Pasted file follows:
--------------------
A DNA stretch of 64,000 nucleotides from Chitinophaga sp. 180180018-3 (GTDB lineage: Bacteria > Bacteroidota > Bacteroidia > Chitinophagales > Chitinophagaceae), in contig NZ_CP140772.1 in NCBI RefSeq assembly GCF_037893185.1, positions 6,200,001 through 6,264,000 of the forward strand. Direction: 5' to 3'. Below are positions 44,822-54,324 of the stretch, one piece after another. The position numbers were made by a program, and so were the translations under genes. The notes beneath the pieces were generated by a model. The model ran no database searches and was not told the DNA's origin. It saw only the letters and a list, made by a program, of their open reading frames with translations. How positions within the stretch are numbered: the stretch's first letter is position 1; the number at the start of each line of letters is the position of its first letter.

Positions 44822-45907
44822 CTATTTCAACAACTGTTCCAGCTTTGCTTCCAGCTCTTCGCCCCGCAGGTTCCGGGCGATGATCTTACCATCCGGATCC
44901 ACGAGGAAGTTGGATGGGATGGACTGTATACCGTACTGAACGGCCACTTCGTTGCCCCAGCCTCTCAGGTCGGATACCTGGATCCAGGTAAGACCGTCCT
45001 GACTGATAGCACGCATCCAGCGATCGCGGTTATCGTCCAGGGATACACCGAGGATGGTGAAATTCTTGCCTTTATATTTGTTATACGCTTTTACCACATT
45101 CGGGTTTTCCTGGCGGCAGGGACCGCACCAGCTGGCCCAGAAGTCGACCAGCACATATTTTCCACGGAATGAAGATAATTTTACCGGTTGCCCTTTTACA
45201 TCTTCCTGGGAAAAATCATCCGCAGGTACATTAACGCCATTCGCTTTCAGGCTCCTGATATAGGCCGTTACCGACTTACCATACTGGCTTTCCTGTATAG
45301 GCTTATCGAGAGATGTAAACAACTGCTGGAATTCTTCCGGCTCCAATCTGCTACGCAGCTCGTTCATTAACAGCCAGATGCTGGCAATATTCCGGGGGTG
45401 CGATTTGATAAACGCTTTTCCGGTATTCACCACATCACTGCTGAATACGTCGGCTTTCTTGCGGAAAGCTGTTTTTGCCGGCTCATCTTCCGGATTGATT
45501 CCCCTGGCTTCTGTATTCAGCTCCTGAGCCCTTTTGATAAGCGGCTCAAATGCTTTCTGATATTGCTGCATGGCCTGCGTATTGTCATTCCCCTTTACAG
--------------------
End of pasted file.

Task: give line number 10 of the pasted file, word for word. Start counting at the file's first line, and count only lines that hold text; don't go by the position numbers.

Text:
45501 CCCCTGGCTTCTGTATTCAGCTCCTGAGCCCTTTTGATAAGCGGCTCAAATGCTTTCTGATATTGCTGCATGGCCTGCGTATTGTCATTCCCCTTTACAG